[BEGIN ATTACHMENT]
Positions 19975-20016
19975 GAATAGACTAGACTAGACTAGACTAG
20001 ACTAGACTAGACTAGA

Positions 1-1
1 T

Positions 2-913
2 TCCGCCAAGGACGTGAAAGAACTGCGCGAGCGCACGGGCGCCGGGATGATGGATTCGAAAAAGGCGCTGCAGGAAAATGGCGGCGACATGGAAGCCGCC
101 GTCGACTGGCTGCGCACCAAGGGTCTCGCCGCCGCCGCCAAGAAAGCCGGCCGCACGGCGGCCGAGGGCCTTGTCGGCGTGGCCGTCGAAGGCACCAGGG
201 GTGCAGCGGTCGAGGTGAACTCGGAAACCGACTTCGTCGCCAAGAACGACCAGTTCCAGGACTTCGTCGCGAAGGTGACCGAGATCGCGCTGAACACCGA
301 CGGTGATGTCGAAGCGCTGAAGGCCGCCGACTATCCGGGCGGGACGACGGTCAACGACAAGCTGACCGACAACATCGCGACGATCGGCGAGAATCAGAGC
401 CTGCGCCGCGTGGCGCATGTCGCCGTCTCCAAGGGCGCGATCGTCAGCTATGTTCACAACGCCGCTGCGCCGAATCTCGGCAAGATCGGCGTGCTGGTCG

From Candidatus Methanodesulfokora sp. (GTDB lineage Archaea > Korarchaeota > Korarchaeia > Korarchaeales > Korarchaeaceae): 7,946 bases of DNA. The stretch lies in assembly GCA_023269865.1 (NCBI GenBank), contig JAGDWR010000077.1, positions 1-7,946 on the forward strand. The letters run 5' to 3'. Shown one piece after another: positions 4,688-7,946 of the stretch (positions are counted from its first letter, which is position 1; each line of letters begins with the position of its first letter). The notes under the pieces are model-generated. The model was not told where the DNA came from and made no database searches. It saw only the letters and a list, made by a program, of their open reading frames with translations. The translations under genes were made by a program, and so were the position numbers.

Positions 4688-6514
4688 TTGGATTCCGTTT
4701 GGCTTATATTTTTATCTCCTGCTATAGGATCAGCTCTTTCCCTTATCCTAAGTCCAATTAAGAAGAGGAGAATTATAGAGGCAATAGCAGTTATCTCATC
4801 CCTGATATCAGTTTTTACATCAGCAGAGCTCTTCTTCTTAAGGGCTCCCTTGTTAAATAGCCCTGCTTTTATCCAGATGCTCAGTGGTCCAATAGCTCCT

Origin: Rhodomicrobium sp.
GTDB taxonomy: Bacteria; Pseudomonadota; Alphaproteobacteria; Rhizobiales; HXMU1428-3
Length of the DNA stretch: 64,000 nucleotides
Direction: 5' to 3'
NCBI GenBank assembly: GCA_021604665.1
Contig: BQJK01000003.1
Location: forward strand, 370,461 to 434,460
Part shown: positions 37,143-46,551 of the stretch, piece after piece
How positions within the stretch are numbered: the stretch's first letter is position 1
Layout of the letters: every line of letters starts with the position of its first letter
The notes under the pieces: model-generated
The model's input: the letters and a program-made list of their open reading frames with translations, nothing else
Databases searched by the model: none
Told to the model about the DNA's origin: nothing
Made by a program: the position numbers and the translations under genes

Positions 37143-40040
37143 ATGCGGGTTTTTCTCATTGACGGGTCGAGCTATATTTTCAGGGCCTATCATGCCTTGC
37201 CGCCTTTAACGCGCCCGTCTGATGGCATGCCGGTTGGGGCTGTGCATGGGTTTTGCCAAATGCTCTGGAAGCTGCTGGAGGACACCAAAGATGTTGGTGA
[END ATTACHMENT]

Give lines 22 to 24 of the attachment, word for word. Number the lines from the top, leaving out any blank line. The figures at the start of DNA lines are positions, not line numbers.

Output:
Contig: BQJK01000003.1
Location: forward strand, 370,461 to 434,460
Part shown: positions 37,143-46,551 of the stretch, piece after piece